Tested on the MS?

The response is in the correct direction, the code is correct.

Ken
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Old 06-16-2011, 11:39 AM   #236
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Let me try a different way of explaining.

Lets try a decrease in RPM over 2 samples:

1200
1000
900

pwmidle_deriv = PV - (2*PV_last[0]) + PV_last[1];

900 - 2000 + 1200 = 100

That's now positive and will react in the same direction as P and I. (P and I will still be negative in this example).

I can come up with a whole list of examples where the output of the D (without even considering weather it's added or subtracted to/from the rest) doesn't necessarily have the sign you'd expect.

The characterization I'd give it is:

- If RPM is constantly increasing or constantly decreasing over time, D won't have a huge effect, but its effect will be in the same direction as P or I (depending heavily on if the rate of change is increasing or decreasing)
- If RPM just started to change, the first response will be a very small response in the opposite direction of P and I (hence its dampening effect on P and I) then if RPM keeps going that direction, it'll start to respond in the same direction as P and I.
- If RPM was changing and stops, what you'll actually see is while RPM is still changing, D will respond in the same direction as P and I. As the rate of change slows/stops, the D term if high enough will actually cause a brief response in the opposite direction before disappearing.

So, the D term in ideal PID is the 1st derivative of the actual error. In my code, the derivative of the whole PID equation was taken (since I'm summing the end result of the whole equation instead of using a bias + the PID output), which results in the D term needing to be the 2nd derivative.

That 2nd derivative form of the D term can cause "interesting" (but still correct) behavior, but I don't necessarily think it can be directly compared to what happens in the ideal form of PID.

I do think that taking the 2nd derivative of the error and adding that instead of subtracting it (form A of PID) may have a response closer to what you're expecting though.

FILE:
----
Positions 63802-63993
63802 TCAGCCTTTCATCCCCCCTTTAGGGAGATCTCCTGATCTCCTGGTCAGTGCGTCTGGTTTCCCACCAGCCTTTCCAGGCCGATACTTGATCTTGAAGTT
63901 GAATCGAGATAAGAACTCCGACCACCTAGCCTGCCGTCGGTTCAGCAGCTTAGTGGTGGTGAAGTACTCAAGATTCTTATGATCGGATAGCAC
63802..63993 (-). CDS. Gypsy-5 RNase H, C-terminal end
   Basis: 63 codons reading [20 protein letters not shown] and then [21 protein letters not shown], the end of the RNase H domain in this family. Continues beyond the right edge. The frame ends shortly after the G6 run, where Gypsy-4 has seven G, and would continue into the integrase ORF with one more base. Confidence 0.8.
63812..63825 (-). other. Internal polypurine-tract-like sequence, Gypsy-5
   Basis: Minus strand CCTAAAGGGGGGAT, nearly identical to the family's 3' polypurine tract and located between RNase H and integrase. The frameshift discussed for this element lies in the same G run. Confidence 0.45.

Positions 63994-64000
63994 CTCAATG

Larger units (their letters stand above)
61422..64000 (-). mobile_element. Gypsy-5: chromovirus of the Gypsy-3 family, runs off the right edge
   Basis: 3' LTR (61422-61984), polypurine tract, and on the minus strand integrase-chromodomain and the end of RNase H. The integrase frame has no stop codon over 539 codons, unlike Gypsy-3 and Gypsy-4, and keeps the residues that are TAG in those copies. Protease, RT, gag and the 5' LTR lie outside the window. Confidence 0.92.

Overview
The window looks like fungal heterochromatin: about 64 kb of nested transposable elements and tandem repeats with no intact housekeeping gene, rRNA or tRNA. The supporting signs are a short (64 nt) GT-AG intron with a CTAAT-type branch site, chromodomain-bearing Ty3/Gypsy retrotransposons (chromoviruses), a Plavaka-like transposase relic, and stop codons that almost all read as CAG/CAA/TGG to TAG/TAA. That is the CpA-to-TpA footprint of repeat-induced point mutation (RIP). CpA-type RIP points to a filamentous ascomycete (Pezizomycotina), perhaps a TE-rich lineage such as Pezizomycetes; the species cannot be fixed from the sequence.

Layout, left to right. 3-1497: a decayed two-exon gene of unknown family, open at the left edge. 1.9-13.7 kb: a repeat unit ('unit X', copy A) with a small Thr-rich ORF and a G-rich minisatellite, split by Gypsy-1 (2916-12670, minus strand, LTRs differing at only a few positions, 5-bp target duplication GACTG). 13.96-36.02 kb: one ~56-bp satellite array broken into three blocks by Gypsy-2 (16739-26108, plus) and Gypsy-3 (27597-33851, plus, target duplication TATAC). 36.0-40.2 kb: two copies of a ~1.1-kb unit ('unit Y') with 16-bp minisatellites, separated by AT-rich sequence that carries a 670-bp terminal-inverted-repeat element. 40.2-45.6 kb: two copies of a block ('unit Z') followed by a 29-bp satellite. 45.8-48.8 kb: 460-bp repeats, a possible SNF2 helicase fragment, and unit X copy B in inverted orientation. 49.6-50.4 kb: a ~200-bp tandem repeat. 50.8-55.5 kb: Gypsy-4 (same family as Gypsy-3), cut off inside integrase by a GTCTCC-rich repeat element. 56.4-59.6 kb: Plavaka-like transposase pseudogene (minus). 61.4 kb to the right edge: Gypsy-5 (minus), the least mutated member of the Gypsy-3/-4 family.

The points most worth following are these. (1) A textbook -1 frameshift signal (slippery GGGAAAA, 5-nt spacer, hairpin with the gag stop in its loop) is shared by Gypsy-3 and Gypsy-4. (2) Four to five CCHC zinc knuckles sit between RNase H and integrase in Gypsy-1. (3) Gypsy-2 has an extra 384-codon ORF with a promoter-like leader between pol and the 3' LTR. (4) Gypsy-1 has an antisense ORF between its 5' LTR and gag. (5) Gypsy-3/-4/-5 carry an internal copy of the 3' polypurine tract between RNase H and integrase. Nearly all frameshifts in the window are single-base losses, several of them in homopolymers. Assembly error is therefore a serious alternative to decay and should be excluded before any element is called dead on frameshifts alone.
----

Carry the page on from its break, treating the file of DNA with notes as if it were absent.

I could easily make up a type D PID which keeps the P term as it is, but incorporates the setpoint into the D term to see if that gives the behavior you're expecting (essentially type C PID with type A's D term).

Ken
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Old 06-16-2011, 11:47 AM   #237
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Quote:
I could easily make up a type D PID which keeps the P term as it is, but incorporates the setpoint into the D term to see if that gives the behavior you're expecting (essentially type C PID with type A's D term).
Ken, if you'd be willing to do that I know of at least 2 people who would try it in a shot!

(me and Greg )
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Old 06-16-2011, 12:05 PM   #238
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It makes sense to me that D is negative if you consider that its job is to counteract the approach to the set point. It is counteracting the P and I terms that are driving toward the target.

D must be negative or it will increase overshoot.
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Old 06-16-2011, 12:06 PM   #239
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Ken, if you'd be willing to do that I know of at least 2 people who would try it in a shot!

(me and Greg )
Ready!
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Old 06-16-2011, 12:27 PM   #240
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It makes sense to me that D is negative if you consider that its job is to counteract the approach to the set point. It is counteracting the P and I terms that are driving toward the target.

D must be negative or it will increase overshoot.
The way I understand D (from an non engineer point of view) is that it does not react to P nor I, but to the rate of change from the set point. So, the idle valve will be driven by a number based on the P I D, not necessarily in the same direction, but with different factors influencing their value (P: amount of error; I: error over time; D: rate of change from set point). D is also driving the controller output, independent of P or I. So with P and I constant, the D value will increase or decrease depending on the rate of change, and that will cause the apparent 'counteraction' or 'cushioning' to the P and I values. And it will always be acting opposite to the direction of the rate of change of the setpoint. So it will only have a strong action (depending on the D value) if the rate of change is high, like the idle dip from AC engagement. This is also why a higher D value will cause an apparent shift to the left of the CO sinusoid.

Or to put to the extreme, with P and I set to 0, D will still have it's own action. Which shows its independence from those 2 terms.

I hope I explained myself. Again, this is how I understand it. The calculation part, I leave to those with the aptitude for it

Having said that, I am curious now why we are encouraged to use as little D as possible...

Last edited by Greg G; 06-17-2011 at 12:56 AM.